USA head to Nigeria later this month keeping alive a proud tradition as the only nation to have qualified for all 12 instalments of the FIFA U-17 World Cup. However, current coach Wilmer Cabrera a 48 times capped defender with ColombiaÂ is hoping this time his young stars and stripes can make a big splash on the global stage.
“It’s very good that we are making progress in the US at youth level and developing good players for the future,” the coach told FIFA.com in a recent interview. “But now is the time when we need to make the step up and not be content with just reaching the World Cup, but being more competitive once we’re there.”
The furthest any USA U-17 team has gone at the junior world finals was the last_four stage, achieved back in 1999 in New Zealand when current senior stars Landon Donovan and Oguchi Onyewu were in the squad. Although Cabrera is putting a little good_natured pressure on his boys, who strolled through their qualifying group in Tijuana, Mexico, his approach is that of teacher and mentor more so than stern taskmaster.
“At this age you have to be patient, you have to put yourself in their shoes, remember what it was like to be that age,” said the coach, a former standout with America de Cali, Independiente and Millonarios who relocated from his native Colombia at the tail_end of his playing days. “They are still kids, a lot of them. Some have big bodies and look like men, but their minds are still young and impressionable.”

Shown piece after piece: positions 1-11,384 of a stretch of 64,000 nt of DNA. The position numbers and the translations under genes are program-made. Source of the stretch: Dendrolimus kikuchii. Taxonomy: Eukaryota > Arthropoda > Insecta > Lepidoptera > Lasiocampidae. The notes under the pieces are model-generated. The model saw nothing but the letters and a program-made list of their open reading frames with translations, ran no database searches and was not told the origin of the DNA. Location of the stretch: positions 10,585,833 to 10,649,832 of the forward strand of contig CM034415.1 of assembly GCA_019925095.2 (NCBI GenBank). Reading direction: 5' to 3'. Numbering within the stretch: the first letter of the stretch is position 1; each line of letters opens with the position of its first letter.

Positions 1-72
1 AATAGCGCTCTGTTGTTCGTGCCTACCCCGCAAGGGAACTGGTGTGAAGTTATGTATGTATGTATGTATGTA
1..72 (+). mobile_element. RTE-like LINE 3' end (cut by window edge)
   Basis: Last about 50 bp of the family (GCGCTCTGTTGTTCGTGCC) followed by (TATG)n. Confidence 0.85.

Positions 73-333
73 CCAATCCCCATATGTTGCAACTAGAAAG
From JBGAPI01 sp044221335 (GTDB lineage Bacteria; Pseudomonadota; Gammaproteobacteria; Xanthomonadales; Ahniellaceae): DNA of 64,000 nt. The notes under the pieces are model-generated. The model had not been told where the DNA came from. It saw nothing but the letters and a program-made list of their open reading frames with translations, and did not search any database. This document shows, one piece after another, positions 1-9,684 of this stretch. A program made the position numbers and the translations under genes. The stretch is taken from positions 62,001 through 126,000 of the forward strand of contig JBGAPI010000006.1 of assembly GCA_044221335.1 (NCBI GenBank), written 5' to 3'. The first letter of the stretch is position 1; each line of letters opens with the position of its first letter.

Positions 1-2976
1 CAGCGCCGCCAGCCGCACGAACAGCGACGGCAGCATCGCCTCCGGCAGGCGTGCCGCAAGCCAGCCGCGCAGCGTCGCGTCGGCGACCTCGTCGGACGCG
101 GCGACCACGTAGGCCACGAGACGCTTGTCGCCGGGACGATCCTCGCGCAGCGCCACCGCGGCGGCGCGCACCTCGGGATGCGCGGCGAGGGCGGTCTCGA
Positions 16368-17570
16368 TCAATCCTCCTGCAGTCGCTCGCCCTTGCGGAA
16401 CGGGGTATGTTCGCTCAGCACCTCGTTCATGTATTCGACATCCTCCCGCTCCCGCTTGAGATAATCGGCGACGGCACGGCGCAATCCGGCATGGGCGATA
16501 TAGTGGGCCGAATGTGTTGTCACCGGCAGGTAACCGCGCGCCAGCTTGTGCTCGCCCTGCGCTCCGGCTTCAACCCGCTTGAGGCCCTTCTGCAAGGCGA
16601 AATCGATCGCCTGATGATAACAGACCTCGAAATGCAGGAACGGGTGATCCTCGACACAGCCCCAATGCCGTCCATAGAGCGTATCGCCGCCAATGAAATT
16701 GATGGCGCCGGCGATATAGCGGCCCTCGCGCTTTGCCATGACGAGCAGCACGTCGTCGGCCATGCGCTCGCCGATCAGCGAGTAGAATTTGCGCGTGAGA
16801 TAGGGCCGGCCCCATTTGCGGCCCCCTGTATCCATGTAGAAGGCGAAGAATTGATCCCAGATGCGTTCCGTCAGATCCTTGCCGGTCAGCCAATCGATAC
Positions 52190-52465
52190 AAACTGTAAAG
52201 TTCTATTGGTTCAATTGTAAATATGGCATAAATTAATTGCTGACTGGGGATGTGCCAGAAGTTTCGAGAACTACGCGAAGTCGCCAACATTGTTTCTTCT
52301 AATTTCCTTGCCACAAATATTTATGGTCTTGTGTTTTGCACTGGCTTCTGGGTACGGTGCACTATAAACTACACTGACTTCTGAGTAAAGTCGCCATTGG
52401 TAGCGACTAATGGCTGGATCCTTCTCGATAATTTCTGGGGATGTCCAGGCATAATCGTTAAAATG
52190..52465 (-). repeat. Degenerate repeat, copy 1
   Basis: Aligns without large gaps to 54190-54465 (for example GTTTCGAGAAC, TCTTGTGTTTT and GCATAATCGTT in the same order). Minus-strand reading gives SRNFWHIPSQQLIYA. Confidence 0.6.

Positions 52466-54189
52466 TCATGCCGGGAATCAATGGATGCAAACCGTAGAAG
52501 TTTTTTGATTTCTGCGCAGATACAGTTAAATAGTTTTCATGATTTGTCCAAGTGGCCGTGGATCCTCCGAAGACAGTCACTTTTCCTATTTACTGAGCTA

Now is the time when we need to make the step up and not be content with just reaching the World Cup, but being more competitive once we’re there.
USA U 17 coach Wilmer Cabrera
If anyone is equipped to put himself in the shoes of these talented young charges it is Cabrera. Aside from playing in the senior FIFA World Cupâ„¢ in 1990 and 1998, the coachÂ Â a four time veteran of the Copa America _ also twice took part in a FIFA world finals as a wide eyed teenager. “I went to two Youth World Cups with Colombia in the 1980s,” said Cabrera, who played alongside Rene Higuita at the FIFA U-20 World Cup in 1985 in the USSR and then again at the 1987 edition in Chile. “This is how I get into their shoes. I remember the feelings I had back then both on and off the field. I can reflect on that experience and use it.”
Cabrera, who oversees the USA U-17 residency camp in Bradenton, Florida, which he calls “the best soccer school in the entire country,” has some fine talent at his disposal as he sets his sights on Nigeria 2009. Jack McInerny and Sebastian Lletget will likely lead the lines as the USA face a mixed bag of opposition in